Do dark matter planets exist?
We find out if dark matter can clump together to form dark planets, dark suns, or dark moons.
In this episode
00:00 - Does dark matter form dark planets?
Does dark matter form dark planets?
Hannah - So, after the Big Bang, there was lots of matter around and gravity plus pressure caused it to clump together to form planets and moons, and suns. But how come dark matter doesn't cluster in the same way to form dark suns or dark planets, or does it? We turn to Dr. Andrew Pontzen, Cosmologist at University College London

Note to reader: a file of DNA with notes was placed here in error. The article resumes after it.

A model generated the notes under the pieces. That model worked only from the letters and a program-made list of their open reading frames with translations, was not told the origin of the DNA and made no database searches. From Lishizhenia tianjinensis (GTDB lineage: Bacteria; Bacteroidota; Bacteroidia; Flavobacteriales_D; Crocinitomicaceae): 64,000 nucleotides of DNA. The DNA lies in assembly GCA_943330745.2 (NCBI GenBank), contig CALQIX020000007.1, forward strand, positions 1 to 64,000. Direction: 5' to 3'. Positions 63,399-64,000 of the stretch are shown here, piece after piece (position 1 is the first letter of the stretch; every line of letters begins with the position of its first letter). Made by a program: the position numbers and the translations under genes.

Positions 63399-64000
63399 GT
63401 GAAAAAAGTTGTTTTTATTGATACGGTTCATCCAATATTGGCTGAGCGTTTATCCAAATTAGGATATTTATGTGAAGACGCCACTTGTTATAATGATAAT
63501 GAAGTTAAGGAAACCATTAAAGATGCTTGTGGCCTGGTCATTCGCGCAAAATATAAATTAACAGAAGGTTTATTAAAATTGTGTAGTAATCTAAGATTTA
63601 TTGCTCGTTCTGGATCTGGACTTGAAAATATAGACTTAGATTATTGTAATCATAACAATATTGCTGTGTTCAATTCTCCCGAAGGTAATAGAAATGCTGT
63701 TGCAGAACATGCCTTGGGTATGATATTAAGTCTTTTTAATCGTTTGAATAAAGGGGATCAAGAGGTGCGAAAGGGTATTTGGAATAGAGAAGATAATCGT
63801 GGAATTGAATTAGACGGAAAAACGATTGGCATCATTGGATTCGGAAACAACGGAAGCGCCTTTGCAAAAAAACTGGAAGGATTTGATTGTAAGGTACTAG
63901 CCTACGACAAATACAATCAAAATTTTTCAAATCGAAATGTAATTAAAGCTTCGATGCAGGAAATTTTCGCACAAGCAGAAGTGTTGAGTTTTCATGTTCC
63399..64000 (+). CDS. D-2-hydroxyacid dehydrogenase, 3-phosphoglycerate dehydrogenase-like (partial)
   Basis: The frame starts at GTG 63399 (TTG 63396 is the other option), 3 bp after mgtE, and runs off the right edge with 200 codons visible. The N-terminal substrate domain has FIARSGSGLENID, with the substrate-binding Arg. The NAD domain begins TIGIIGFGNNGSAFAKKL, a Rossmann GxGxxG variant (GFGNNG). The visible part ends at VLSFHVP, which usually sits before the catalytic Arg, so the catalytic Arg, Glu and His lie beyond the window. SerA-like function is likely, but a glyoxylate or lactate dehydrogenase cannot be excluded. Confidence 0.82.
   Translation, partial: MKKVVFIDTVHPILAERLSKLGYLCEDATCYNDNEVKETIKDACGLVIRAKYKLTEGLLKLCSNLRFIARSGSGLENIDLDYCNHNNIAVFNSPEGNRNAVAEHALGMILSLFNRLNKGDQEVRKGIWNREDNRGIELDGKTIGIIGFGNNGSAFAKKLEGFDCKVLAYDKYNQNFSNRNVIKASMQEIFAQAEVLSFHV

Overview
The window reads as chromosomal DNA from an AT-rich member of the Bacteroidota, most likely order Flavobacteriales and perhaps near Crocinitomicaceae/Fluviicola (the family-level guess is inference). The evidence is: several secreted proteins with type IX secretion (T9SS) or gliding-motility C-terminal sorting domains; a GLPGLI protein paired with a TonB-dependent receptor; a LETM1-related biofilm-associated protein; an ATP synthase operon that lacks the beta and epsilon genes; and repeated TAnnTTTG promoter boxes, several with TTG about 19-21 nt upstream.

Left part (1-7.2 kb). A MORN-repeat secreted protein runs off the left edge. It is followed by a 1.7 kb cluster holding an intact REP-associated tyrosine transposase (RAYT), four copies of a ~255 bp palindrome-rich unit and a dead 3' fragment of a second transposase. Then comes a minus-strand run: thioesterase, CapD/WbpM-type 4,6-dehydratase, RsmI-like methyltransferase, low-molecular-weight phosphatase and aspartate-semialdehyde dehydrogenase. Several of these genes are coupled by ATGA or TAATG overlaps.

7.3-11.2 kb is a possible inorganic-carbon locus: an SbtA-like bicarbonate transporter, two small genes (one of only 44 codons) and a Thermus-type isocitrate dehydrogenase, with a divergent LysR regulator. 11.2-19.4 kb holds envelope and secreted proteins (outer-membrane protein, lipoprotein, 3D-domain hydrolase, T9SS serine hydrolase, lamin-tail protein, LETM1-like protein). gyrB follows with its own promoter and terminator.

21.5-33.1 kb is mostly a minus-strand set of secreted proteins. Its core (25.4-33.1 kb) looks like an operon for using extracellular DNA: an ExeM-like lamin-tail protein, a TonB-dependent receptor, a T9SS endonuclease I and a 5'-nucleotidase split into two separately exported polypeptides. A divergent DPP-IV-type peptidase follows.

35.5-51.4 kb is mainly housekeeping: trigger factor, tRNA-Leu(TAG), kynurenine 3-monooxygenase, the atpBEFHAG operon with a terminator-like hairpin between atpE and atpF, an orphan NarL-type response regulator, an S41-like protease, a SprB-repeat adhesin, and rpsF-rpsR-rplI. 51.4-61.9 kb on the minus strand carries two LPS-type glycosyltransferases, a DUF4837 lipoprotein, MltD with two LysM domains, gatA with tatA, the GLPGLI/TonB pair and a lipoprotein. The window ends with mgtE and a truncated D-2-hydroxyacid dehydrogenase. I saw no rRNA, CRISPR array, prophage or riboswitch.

Andrew - There's quite a lot to unpack in this question, the first thing to say is that dark matter is this substance that we're pretty sure is out there, shaping the visible contents of the universe, but the dark matter itself is invisible. So, we can't see directly what it does. Now, the question itself is getting at the idea of gravitational collapse which is a critical part of the way that we think the universe has evolved and familiar objects within it were born. Actually, dark matter does undergo gravitational collapse, so you can take an initially large volume of dark matter and shrink it down to something smaller, just because of the gravity of the dark matter itself. But the assumptions behind the dark matter tell us that unlike in the case where you have normal gas, the dark matter particles can't get rid of their energy, they you continue flying around at very high speeds. Although dark matter particles don't actually feel pressure in quite the same way that normal matter would, you can imagine they just moving so fast that they can't be concentrated into a small volume. If you tried packing them into a small box, they'd be moving so fast, they'll just fly straight out again. So, there's actually a limit to how small you can make a cloud of dark matter. You can't make dark matter collapse into a black hole for instance because you just can't get rid of the energy to make it that small. We actually think that typical clouds of dark matter are just the right size to be lurking around galaxies in what we call a dark matter halo.